Okra soup

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Indonesian sayur oyong (okra soup) in clear light broth

Okra or Okro soup is prepared using the edible green seed pods of the okra flowering plant as a primary ingredient. Other vegetables can be added to the soup as well, such as ewedu, kerenkere, or Ugu leaf. Depending on the specific variant being prepared, okra soup can have a clear broth or be deep green in colour, much like the okra plant itself. Okra (and, by extension, okra soup) can have a slippery or "slimy" mouthfeel. The edible green seed pods can also be used in other stews and soups, such as the American dish gumbo.[1]


In Nigeria, okra soup is a delicacy and is popular amongst Yorubas, Igbos, Efiks, Hausas, and other Nigerian ethnic groups.[2] In Yoruba, it is referred to as obe lla .[3][4][5][6]


Chinese okra soup is a "country style dish often served at family meals".[7] Chinese okra differs significantly from the varieties of okra commonly available in the West.


In Indonesian cuisine, okra soup is called sayur oyong. It is usually served in clear chicken broth with rice vermicelli (bihun) or mung bean vermicelli (sohun), with slices of bakso (ground beef surimi).


In Japanese cuisine, okra and nagaimo are usually used as an addition or variation to miso soup.

United States[edit]

In the United States, the first recipe for okra soup was published in 1824 in the book The Virginia Housewife.[8][9] After this initial publication, okra soup was commonly included in American cookbooks.[8] In the late 1800s, okra soup recipes were commonly published in The New York Times.[10] American okra soup can be prepared using canned, frozen, or fresh okra.[11] It is a traditional soup in Savannah, Georgia and Charleston, South Carolina.[12]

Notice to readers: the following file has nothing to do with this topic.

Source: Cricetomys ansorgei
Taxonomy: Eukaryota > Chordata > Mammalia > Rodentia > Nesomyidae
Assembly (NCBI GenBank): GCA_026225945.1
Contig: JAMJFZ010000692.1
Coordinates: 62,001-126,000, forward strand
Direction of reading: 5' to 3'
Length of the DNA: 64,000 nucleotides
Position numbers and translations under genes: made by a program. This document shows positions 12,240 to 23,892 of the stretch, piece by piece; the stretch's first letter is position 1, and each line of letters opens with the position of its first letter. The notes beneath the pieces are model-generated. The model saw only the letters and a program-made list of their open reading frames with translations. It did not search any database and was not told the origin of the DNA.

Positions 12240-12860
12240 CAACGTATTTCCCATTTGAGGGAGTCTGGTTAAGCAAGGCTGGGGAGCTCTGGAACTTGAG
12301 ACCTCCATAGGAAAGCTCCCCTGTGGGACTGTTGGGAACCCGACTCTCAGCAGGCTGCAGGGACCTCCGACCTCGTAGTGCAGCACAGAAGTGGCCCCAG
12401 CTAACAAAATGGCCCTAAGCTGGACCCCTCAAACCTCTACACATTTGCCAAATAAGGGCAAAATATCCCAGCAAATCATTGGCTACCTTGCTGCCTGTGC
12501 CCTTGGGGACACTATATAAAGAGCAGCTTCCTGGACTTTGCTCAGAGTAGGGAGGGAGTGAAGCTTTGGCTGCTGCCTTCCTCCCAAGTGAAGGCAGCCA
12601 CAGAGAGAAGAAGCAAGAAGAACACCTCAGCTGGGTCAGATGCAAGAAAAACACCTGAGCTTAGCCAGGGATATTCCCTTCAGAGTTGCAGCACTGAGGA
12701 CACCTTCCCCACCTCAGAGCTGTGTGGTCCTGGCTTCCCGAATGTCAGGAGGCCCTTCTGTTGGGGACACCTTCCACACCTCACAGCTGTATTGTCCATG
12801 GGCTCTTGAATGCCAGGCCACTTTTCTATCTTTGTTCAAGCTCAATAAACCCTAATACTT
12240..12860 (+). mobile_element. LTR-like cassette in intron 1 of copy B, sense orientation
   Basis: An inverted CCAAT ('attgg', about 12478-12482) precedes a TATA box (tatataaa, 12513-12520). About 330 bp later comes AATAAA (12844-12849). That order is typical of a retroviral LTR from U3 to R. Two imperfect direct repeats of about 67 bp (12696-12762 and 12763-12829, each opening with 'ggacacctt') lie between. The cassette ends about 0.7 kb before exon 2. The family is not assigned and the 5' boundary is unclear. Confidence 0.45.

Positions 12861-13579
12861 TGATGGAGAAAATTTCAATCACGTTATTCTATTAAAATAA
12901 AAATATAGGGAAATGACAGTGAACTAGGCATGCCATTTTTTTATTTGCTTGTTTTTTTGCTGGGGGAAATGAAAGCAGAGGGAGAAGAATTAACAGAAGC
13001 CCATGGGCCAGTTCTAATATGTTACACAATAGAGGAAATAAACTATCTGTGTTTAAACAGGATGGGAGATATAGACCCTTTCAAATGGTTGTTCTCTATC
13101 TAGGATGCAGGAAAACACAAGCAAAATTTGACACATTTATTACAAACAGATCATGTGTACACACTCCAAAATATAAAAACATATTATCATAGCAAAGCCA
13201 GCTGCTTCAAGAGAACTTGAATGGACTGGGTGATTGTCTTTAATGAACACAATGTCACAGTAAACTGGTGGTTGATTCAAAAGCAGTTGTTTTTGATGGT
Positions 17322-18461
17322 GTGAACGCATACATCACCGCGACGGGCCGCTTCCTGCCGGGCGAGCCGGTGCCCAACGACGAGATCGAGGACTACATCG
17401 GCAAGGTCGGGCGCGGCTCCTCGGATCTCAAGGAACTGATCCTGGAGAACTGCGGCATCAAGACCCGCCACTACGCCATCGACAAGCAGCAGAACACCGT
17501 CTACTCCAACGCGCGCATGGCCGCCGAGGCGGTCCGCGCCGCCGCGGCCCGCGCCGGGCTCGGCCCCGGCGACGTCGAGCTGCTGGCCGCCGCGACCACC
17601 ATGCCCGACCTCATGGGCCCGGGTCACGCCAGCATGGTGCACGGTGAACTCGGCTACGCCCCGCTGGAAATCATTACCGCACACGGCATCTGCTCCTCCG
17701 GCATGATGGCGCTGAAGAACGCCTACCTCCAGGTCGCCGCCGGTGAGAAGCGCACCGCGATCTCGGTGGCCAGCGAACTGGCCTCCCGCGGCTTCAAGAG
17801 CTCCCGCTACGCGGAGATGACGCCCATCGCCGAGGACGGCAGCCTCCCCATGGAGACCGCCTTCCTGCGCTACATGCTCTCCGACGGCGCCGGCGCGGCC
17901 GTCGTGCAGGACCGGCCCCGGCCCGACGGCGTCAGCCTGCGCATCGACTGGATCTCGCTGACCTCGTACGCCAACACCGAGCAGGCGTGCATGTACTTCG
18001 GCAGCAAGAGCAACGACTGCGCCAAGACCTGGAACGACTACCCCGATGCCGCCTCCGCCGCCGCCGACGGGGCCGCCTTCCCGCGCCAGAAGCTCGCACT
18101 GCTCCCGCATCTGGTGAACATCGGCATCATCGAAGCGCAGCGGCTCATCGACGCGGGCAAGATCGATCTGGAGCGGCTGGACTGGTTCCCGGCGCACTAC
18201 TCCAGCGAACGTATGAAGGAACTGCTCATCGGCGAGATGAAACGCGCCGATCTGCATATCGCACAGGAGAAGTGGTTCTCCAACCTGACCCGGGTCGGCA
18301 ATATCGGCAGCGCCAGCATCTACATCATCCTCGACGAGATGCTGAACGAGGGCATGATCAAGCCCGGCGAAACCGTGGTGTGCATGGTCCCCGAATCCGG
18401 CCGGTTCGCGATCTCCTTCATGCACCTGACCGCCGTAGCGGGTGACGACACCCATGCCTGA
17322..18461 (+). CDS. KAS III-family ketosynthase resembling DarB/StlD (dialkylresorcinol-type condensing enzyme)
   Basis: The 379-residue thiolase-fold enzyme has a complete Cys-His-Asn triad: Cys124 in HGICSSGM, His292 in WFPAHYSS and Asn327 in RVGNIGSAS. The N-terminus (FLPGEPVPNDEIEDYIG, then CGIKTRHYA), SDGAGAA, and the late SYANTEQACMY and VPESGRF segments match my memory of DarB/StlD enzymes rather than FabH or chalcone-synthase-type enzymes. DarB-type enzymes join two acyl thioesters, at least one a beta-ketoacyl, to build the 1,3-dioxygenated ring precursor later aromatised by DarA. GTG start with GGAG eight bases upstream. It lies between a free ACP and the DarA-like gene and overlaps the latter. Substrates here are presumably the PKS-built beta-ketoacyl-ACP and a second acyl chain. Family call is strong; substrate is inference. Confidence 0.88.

See also[edit]


  1. ^ Walker, S.S. (2001). African Roots/American Cultures: Africa in the Creation of the Americas. Rowman & Littlefield Publishers. p. 64. ISBN 978-0-7425-0165-2.
  2. ^ Ukegbu, Kavachi Michelle (2021). The art of fufu : a guide to the culture and flavors of a West African tradition. Grubido. Austin, Texas. ISBN 978-1-62634-596-6. OCLC 1241244901.{{cite book}}: CS1 maint: location missing publisher (link)
  3. ^ Badiru, I.; Badiru, D. (2013). Isi Cookbook: Collection of Easy Nigerian Recipes. iUniverse. ISBN 978-1-4759-7671-7.
  4. ^ Onyeakagbu, Adaobi (2021-12-22). "How to cook the Igbo-Ora recipe, Ilasa soup". Pulse Nigeria. Retrieved 2022-06-29.
  5. ^ "Enjoy your amala with ilasa soup". Tribune Online. 2018-06-02. Retrieved 2022-06-29.
  6. ^ "Foods, herbs to manage female infertility". Punch Newspapers. 2021-10-17. Retrieved 2022-06-29.
  7. ^ Aksomboon, K.; Aksomboon, S.; Hiranaga, D.; (Restaurant), Siam Cuisine (1989). Thai Cooking from the Siam Cuisine Restaurant. North Atlantic Books. p. 60. ISBN 978-1-55643-074-9.
  8. ^ a b Smith, A.F. (2013). Food and Drink in American History: A "Full Course" Encyclopedia [3 Volumes]: A "Full Course" Encyclopedia. ABC-CLIO. p. 424. ISBN 978-1-61069-233-5.
  9. ^ Smith, A.F. (2007). The Oxford Companion to American Food and Drink. Oxford Companions. Oxford University Press, USA. p. 551. ISBN 978-0-19-530796-2.
  10. ^ Hesser, A. (2010). The Essential New York Times Cookbook: Classic Recipes for a New Century. W. W. Norton. ISBN 978-0-393-24767-1.
  11. ^ The Picayune Creole Cook Book. Times-Picayune publishing Company. 1922. p. 18.
  12. ^ Deen, P.; Clark, M. (2011). Paula Deen's Southern Cooking Bible: The New Classic Guide to Delicious Dishes with More Than 300 Recipes. Simon & Schuster. ISBN 978-1-4165-6407-2.

Further reading[edit]

External links[edit]